The terms Right and Left-hand path are perennial favourites for discussion. Indeed I first went into print on this subject over quarter of a century ago. Since that time the development of the internet and the emergence of neo-Paganism as an overground spiritual practice have radically altered the occultural landscape. During this period powerful words such as ‘tradition’, ‘witch’, ‘satanic’ and many others have continued to be defined, re-defined, re-claimed, pwned, used, lost and generally kept in ‘play’ in a way that would make Jacques Derrida proud. This process of (re)definition emerges in a fascinating way today in relation to Right and Left-hand paths (RHP and LHP) and particularly the Left-hand side of this duality.
I’ve not long finished reading the recently re-printed Lords of the Left-hand Path by Stephen E. Flowers and this, plus the ubiquitous debates on Facebook, have made me re-examine these terms again. The origins of them are well known, as is the history of their adoption by western occultism, but what’s of particular interest to me is the discussion about who ‘owns’ the term LHP. There’s no shortage of folk who want in on the use of LHP. Indeed teh modern interwebz must be creaking under the weight of data generated by the various competitors in this ‘darker than thou’ contest, from the cerebral Temple of Set to the spooky fan-fiction of The Order of Nine Angles.
Traced by Flowers’ book is a now well established contemporary conception of the LHP which has as its keystone a belief in an ‘isolate’ self. The suggestion is that the RHP is the path of transcendence, of practices that attempt to merge the individual identity with God/Goddess/Universal Mind/Whatever. In contrast to this the LHP seeks to make the Self a God, to glory in the ‘unnaturalness’ of the human existential attitude and to develop or reveal a self which is unchanging and eternal.
Lords of the Left-hand Path spends a fair amount of time ‘testing’ various figures and doctrine in history to see if they are ‘LHP enough’. Flowers takes the work of Crowley and holds it up to scrutiny through his Temple of Set-tastic frame of reference. The Beast gets the big thumbs down and, like a character in a game show, gets booted out of the Black House. Gurdjieff is a “more pure practitioner and teacher of the left-hand path than Aleister Crowley’ and so wins the title ‘Lord of the Left-hand path”. (I can see it now; the crowd goes wild! Or at least does some funny movements in unison.)
One thing I find interesting is that this understanding of the LHP is quite different to the historical use (in places like India) of that description. But words change their meaning all the time and so this isn’t to suggest that these ‘neo’-LHP groups shouldn’t use this phrase. Modern Pagans cheerfully rifle their way through the storehouse of images, language and ideas recorded in pre-Christian societies for spiritual building materials, and as humans we all adopt and transform the network of meanings in which we find ourselves from the moment we acquire language.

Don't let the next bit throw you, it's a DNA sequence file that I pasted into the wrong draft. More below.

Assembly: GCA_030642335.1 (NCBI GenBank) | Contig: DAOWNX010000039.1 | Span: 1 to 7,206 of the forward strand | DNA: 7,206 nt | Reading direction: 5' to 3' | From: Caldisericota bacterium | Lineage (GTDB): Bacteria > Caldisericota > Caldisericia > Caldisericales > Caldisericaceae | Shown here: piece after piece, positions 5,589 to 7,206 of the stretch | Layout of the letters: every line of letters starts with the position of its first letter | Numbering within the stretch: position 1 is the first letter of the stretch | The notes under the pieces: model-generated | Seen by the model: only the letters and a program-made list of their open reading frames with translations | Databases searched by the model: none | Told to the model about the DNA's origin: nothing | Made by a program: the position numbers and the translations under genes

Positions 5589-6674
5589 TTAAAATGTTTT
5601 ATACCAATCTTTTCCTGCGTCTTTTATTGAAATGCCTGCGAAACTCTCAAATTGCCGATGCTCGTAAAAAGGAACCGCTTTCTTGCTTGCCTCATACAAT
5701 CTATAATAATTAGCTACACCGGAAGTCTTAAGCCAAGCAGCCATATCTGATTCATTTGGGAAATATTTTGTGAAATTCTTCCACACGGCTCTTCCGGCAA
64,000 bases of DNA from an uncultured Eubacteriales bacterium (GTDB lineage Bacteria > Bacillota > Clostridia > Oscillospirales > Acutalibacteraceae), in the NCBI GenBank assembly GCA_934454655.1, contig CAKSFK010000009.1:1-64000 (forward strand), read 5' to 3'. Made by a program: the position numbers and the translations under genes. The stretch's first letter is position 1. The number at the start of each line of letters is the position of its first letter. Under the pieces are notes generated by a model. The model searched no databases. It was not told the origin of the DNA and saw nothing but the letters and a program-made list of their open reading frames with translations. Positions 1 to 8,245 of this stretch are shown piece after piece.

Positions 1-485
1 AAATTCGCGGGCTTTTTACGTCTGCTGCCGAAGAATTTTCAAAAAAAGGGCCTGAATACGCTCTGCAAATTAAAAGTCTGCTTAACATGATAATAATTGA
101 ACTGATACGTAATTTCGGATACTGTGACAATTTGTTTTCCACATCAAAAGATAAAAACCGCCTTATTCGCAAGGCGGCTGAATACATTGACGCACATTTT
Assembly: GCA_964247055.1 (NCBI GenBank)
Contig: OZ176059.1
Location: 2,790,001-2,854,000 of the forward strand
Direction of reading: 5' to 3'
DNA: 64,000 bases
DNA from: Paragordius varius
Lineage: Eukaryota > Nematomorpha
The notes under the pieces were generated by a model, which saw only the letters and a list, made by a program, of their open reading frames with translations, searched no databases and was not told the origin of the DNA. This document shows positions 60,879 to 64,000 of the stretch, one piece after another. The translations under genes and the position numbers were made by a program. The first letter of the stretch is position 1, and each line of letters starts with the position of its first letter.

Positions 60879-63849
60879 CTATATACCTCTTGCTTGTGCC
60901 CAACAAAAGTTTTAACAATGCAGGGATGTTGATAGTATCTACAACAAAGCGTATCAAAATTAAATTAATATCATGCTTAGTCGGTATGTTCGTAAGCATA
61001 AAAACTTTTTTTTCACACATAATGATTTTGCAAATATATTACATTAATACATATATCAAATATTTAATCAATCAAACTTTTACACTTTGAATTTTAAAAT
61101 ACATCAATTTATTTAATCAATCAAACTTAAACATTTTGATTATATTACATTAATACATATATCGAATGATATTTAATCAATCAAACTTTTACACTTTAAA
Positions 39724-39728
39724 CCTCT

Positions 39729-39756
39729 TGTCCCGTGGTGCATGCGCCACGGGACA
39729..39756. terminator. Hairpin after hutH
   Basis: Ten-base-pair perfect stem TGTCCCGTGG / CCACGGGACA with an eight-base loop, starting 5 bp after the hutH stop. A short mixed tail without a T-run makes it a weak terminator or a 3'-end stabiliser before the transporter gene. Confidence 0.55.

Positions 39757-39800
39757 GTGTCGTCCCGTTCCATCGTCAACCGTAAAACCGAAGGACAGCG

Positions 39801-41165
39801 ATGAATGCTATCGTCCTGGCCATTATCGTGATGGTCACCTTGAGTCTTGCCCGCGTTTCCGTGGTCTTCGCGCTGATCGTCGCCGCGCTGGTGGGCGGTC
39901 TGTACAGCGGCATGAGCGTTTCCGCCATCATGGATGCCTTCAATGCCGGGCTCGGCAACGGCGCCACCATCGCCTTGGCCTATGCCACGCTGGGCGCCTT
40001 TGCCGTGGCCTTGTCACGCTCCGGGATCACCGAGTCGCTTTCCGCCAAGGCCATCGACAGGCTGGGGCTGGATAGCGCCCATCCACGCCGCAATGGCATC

It might be easy to stereotype the neo-LHP practitioner as male, probably childless, the kind of bod who rather likes the aesthetic if not the praxis of totalitarian states. Who digs Julius Evola, Ayn Rand and libertarian politics. Who opposes gun control, enjoys the pomp and circumstance of esoteric titles and grades, who thrives on intellectual debate using a formalised lexicon of terms, and generally feels themselves to be part of a tiny, but terribly significant elite.
But just because we can parody something doesn’t mean it should be brushed aside. The neo-LHP asks some really good questions and has a great deal of relevance in the modern age.
For example; how do we forge communities of autonomous empowered people? What are the dangers of giving ourselves up to the transcendental Other?
Take the last point. National Socialism, and the horrors that its application as the Third Reich unleashed upon the world, was a movement founded on the submergence of individual identity. The great trance induction rituals of the Nazi rallies were brilliant operations to instil compliance with the total war machine. At its most intelligent the neo-LHP asks us to recognise our individual ‘isolate’ intelligence, to fight against being submerged into such collectives, to think for ourselves and question authority – to, as Gurdjieff would say, wake up.
The challenge for those who identify with the neo-LHP movement is to keep lines of communication open with the wider esoteric community. Not to withdraw into an isolationist position where their insights cannot inform others. (Un)naturally, this is tricky when those beliefs can tend towards a view of one’s own superiority over the ignorant mob.
Thankfully there are some excellent examples of neo-LHP magicians out there, questioning our desire to become part of a Star Trek style Borg and reminding us all as practitioners that we are living in a time when our explorations of spirituality, however gently Pagan, have only been made possible by the radical ideas of the few.